I think what’s really beautiful and powerful about women’s circles is that the space is created for you to take up space and that has been something that women historically haven’t been able to do.






Lets talk about Earth is a She! How would you describe what a womens circle is to someone who’s never been to one?


I would say that, very simply, a women’s circle is women coming together to share in our experiences as women. I think what’s really beautiful and powerful about women’s circles is that the space is created for you to take up space and that has been something that women historically haven’t been able to do. In many ways it’s like an ancestral healing and a historical healing of women being able to come into a space where what they say, feel and experience is important, valid and we’re all actually there to listen to that.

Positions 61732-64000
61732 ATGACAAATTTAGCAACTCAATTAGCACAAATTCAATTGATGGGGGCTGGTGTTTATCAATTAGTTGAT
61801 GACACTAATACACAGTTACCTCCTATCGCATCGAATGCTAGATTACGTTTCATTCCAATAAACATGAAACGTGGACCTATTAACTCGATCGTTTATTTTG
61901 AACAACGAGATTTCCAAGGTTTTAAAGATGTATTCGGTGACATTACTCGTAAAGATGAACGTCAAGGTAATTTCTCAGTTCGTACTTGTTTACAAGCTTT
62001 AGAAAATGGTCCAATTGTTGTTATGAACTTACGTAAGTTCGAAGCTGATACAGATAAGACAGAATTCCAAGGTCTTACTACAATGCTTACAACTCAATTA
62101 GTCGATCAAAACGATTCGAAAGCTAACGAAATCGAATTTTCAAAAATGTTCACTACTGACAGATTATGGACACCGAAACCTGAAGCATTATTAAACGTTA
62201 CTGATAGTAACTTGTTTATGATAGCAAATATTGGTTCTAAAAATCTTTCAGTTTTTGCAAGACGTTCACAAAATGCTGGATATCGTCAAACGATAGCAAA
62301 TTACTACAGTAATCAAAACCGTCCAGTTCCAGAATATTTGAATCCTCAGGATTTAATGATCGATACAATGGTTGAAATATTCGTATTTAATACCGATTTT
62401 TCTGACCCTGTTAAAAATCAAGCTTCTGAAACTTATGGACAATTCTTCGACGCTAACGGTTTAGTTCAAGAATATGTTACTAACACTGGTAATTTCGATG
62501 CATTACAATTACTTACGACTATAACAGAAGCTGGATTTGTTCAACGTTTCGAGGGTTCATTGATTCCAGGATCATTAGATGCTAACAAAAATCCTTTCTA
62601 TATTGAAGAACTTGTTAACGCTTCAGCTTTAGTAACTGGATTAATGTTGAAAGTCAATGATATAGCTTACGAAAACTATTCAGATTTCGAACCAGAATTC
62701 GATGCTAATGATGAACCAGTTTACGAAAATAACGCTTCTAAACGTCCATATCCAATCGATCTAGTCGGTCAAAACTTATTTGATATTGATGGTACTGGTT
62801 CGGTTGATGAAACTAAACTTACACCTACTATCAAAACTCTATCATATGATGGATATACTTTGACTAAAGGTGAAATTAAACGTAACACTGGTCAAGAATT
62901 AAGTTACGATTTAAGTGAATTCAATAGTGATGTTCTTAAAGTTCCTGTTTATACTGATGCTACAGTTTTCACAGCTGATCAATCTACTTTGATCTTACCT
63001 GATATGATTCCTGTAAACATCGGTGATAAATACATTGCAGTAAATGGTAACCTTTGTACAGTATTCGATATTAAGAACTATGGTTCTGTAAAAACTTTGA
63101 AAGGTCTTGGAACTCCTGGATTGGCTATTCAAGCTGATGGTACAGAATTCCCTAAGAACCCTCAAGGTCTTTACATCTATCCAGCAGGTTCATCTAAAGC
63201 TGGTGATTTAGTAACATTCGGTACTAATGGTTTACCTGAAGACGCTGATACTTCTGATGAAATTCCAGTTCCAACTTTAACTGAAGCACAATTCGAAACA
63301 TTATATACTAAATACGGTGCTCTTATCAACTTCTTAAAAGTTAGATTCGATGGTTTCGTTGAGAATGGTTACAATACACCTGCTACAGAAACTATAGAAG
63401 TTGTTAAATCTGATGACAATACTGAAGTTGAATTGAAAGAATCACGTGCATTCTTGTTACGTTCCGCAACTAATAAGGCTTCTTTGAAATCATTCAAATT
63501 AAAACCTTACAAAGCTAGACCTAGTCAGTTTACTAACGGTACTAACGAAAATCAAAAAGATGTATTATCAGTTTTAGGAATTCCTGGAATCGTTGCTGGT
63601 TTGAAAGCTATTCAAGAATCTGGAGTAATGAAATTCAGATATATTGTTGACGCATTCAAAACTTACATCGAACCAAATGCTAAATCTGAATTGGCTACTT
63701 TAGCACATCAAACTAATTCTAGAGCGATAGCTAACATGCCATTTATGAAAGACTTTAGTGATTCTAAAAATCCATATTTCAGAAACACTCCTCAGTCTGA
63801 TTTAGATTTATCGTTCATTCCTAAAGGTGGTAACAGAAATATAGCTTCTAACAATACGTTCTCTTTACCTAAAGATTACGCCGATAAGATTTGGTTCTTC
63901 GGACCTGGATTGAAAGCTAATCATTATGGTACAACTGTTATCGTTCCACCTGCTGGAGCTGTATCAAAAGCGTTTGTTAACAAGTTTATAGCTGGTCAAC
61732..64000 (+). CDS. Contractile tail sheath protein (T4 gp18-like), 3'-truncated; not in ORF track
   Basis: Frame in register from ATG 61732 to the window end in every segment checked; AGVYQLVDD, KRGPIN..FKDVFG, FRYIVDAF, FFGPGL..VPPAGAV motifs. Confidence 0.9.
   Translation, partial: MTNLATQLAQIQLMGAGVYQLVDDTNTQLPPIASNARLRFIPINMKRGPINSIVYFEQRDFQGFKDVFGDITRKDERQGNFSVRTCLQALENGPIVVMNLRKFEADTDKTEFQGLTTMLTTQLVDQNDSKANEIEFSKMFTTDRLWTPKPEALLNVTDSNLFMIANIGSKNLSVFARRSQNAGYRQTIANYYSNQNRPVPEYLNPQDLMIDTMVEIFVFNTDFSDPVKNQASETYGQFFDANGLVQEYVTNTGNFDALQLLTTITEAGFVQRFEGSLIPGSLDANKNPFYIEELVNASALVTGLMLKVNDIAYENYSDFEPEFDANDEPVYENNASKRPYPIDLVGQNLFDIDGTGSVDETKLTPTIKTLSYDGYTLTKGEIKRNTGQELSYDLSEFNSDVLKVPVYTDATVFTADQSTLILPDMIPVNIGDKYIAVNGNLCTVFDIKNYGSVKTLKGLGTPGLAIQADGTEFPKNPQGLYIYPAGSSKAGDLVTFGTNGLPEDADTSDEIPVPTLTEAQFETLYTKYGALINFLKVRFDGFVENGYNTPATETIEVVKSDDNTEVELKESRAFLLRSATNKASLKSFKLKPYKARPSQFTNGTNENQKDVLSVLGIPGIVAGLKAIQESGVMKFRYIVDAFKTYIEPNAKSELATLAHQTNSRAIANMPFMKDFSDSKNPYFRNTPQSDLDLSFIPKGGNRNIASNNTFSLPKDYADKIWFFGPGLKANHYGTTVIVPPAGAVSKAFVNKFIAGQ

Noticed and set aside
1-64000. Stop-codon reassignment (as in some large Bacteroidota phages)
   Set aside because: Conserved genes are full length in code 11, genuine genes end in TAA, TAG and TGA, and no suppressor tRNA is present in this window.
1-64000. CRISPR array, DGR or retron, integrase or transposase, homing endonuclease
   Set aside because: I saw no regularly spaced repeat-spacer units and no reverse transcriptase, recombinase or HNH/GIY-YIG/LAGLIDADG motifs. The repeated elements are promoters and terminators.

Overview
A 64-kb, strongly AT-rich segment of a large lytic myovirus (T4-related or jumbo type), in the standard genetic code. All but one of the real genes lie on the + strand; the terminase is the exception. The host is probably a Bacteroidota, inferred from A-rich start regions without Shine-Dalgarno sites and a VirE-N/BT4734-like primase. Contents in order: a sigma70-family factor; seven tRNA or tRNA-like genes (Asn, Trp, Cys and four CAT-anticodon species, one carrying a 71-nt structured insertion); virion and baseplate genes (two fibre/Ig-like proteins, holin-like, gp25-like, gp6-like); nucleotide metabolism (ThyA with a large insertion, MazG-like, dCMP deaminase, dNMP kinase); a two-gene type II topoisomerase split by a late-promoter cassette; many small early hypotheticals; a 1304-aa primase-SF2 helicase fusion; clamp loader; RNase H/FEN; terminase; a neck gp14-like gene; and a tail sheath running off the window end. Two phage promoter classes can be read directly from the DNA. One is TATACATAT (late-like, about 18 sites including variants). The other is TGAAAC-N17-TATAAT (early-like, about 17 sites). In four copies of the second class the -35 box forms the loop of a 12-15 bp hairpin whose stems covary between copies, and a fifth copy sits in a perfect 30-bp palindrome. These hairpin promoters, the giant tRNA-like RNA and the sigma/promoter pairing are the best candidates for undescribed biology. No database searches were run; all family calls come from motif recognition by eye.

I think women’s circles can be run very differently and my way of running women’s circles, is that they have a strong focus on inter-personal relating and connecting women with each-other, whereas other women’s circles might be more mystical or moon-cycle based.

There was a period recently where I kind of lost track of why I was doing the circles and I think it’s really important to get clear on why you’re coming together. The other part of it of course is coming into a space that is held from the divine feminine.


I think the importance of women’s circles in times like this where we can’t physically come together, can still be extremely potent in the online sphere. It’s just allowing what’s there to be spoken and for us to connect in our shared experiences.







Can you tell me more about what that means?


Coming from (the divine feminine)… it’s a slow, yin space. It’s a nurturing space which feels safe. It’s got this element of warmth to it which are all aspects of the divine feminine and because we live in quite a masculine society as well, it’s really special to come into a space like that.